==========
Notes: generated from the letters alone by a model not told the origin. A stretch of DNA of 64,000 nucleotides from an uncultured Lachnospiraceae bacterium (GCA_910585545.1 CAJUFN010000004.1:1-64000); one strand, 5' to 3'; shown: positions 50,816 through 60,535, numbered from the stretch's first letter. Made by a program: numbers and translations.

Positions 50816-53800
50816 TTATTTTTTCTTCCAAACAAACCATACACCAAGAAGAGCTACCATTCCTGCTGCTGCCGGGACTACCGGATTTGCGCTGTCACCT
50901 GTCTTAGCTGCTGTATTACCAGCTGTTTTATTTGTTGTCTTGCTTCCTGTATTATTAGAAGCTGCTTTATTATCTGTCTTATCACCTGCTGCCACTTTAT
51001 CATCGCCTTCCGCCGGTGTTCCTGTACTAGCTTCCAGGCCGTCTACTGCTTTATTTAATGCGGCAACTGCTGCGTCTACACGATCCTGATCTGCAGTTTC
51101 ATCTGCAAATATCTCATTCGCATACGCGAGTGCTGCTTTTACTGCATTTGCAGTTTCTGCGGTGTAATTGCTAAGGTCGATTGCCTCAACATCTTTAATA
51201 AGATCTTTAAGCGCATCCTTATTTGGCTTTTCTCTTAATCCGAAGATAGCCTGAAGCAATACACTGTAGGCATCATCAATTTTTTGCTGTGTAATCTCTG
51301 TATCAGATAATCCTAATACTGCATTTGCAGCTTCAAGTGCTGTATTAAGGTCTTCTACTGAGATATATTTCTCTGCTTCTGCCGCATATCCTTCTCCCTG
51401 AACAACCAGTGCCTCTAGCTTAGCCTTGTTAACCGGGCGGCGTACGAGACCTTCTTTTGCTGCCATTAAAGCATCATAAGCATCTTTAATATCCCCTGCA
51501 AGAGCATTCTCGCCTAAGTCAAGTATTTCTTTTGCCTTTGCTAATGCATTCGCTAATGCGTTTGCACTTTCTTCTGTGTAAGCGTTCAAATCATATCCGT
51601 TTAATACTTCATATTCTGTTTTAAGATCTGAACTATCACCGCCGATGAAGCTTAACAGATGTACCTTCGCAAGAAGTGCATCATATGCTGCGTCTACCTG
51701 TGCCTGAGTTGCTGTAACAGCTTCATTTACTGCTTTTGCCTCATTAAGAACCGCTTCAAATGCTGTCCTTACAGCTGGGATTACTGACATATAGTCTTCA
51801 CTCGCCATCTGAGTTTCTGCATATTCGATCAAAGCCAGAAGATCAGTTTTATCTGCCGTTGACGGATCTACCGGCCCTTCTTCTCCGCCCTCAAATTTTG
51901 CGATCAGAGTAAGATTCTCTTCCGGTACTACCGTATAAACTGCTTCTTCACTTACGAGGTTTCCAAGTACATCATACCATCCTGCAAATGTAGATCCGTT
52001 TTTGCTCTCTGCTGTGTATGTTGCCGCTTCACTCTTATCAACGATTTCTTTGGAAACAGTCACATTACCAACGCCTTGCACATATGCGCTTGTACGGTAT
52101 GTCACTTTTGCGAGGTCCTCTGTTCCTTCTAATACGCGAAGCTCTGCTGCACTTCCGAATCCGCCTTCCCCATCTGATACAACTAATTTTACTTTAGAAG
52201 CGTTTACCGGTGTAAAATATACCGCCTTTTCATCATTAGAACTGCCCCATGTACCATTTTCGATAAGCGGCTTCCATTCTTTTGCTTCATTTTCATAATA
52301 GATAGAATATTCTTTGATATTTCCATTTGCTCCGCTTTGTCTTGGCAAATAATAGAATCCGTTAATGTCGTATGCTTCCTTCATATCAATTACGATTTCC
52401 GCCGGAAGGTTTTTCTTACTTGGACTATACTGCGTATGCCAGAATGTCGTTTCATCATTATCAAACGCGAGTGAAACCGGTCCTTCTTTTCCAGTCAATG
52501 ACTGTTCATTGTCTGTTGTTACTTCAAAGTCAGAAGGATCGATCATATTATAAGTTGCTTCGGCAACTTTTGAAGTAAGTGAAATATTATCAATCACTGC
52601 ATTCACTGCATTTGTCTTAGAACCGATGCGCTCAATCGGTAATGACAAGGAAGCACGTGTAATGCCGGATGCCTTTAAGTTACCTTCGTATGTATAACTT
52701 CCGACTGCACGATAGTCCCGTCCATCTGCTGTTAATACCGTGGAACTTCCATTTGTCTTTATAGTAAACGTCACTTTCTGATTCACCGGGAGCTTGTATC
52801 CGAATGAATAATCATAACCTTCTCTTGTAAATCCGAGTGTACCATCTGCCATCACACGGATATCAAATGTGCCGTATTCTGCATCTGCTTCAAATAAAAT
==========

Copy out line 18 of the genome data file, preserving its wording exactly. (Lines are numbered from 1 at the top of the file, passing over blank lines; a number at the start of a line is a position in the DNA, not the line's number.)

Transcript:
52301 GATAGAATATTCTTTGATATTTCCATTTGCTCCGCTTTGTCTTGGCAAATAATAGAATCCGTTAATGTCGTATGCTTCCTTCATATCAATTACGATTTCC